Philadelphia immigration attorney Elizabeth Yaeger spent the last several days working to separate fact from fiction, to discern the circumstances surrounding 1,475 undocumented children who were being described as "missing" after their placement with sponsor families in the United States.

Now, she and other advocates have concluded that those children are likely not missing, despite the gut-jarring hashtag #WHEREARETHECHILDREN that's all over Twitter.

Instead, the probable answer is that the government wasn't able to contact the children's sponsors, in part for lack of an extended effort.

And some of those families, because they may be undocumented or have uncertain immigration status, might not rush to answer government queries.

"They might be unlikely to respond," said Yaeger, the supervising attorney of HIAS Pennsylvania's Immigrant Youth Advocacy Project, which provides legal services to low-income children. "Many, if not most, of those 1,500 kids are likely safe."

But without confirmation of the children's safety, she said, legitimate doubts and concerns remain.

The issue of missing children arose from the April 26 Senate testimony of Steven Wagner, acting assistant secretary at the Administration for Children and Families in the Department of Health and Human Services.

From October to December 2017, he said, the Office of Refugee Resettlement tried to contact 7,635 children and their sponsors for a safety check. Of those, 6,075 were found to be with their sponsors; 28 had run away; five had been removed from the country, and 52 had moved to live elsewhere.

The resettlement office could not "determine with certainty" the whereabouts of 1,475 children, he said.

That left open the question of whether those children, who came here alone, many fleeing and violence in Honduras, El Salvador, and Guatemala, could have been trafficked or taken.

While one government agency has reached out to locate children, another, Immigration and Customs Enforcement (ICE), has been targeting those same children and families for deportation, Yaeger said.

HIAS attorney Elizabeth Yaeger at work.
DAVID MAIALETTI / Staff Photographer
HIAS attorney Elizabeth Yaeger at work.

What's definitely true, she and other experts said, is the issue of "missing" children has become conflated with a separate matter: The Trump administration's move to separate children from parents when families try to enter the United States, often while seeking asylum at the southern and southwest borders.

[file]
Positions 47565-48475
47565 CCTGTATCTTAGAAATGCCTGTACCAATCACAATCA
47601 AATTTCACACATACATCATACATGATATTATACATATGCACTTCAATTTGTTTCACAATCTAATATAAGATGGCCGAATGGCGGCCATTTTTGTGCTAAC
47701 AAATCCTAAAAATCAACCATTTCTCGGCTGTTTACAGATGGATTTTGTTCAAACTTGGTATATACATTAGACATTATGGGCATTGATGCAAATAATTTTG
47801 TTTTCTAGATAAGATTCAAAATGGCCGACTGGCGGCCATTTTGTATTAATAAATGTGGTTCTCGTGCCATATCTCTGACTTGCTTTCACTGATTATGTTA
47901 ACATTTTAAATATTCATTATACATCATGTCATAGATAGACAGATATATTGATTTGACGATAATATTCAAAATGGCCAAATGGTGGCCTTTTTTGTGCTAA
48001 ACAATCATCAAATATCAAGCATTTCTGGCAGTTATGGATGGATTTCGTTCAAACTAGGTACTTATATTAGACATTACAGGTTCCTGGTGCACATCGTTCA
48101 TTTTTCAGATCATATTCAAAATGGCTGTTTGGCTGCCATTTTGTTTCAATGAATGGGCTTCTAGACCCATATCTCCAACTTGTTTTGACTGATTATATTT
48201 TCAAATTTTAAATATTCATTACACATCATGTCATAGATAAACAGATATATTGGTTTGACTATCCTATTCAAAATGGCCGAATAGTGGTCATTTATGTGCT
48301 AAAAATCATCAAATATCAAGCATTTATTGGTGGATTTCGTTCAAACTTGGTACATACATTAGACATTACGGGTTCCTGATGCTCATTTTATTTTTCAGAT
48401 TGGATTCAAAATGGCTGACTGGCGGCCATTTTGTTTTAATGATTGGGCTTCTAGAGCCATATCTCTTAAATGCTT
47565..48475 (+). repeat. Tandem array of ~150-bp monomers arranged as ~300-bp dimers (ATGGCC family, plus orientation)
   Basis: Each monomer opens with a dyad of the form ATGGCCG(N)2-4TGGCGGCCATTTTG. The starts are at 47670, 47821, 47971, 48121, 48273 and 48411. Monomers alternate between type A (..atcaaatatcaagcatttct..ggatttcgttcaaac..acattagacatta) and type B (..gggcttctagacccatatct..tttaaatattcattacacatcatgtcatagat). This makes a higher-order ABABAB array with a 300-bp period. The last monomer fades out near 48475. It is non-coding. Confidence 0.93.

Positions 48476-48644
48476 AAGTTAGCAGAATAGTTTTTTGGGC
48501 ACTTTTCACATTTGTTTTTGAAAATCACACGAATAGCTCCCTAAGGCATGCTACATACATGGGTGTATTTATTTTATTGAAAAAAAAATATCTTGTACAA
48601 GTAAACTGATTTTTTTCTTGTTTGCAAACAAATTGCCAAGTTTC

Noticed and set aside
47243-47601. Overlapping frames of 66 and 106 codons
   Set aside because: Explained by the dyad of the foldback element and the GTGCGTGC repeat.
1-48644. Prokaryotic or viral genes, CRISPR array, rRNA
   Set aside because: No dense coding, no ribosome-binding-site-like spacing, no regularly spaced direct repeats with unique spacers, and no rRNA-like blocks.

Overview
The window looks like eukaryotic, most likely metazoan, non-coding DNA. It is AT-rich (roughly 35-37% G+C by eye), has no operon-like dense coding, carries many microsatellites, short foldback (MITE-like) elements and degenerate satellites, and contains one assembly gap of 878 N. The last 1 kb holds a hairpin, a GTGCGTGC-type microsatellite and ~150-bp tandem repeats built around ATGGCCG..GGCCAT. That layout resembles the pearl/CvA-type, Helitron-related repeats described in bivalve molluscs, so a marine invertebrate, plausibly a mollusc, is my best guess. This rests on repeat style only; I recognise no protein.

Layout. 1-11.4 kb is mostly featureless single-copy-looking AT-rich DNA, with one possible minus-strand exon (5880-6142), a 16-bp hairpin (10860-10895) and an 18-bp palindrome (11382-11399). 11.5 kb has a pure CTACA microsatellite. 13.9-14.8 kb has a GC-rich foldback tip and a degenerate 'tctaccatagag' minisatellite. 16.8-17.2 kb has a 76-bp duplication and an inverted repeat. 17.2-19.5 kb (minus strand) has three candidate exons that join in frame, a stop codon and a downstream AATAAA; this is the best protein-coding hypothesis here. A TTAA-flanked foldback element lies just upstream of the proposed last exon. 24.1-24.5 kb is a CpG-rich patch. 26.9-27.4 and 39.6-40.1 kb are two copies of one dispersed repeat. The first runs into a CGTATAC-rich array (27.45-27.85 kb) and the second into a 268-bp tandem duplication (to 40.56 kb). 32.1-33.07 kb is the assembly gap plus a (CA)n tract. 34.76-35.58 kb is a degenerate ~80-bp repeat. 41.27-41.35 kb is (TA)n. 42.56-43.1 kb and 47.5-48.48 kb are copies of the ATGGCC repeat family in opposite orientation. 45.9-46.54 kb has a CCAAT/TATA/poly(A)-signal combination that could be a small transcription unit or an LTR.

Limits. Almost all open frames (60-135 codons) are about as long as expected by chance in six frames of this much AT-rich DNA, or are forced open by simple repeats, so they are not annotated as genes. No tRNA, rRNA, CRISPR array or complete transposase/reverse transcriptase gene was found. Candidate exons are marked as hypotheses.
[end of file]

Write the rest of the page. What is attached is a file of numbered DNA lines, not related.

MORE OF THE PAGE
Attorney General Jeff Sessions announced a "zero tolerance" policy in March, pledging to prosecute parents who previously may just have been sent home.

"If you cross this border unlawfully, then we will prosecute you. It's that simple," Sessions said, adding, "If you are smuggling a child, then we will prosecute you, and that child will be separated from you as required by law. If you don't like that, then don't smuggle children over our border."

Attorneys for the ACLU and other advocacy organizations say there is no law requiring such separation.

None of the 1,475 "missing" children are HIAS clients. But Yaeger made sure to share information about the situation with colleagues, given the public attention around the issue.

In a news conference call Tuesday, hosted by the progressive-policy advocate Immigration Hub, advocates said the government appears to have made a simple phone call to each of the sponsors.

"It's very likely most of them are not really lost — they're not home, they didn't pick up the phone, they didn't want to talk to ORR," said Michelle Brané, director of the Migrant Rights and Justice program at the Women's Refugee Commission in New York.

David Leopold, a partner at Ulmer & Berne LLP and former president of the American Immigration Lawyers Association, called the inability to confirm the whereabouts of 1,475 children "tragic" and "awful" and "agency incompetence."

"But it's a completely separate issue from the issue of separating minors, children, from their mothers and fathers at the border," he said.

That issue will be the focus of Friday's national "day of action" in cities across the country. In Philadelphia, the ACLU and other advocate groups plan to rally at noon outside the Center City offices of ICE. Protests are planned in Allentown and Reading on Saturday.

"It's important to not conflate these two issues, and to understand the nuances," Yaeger said. "The point is keeping families together."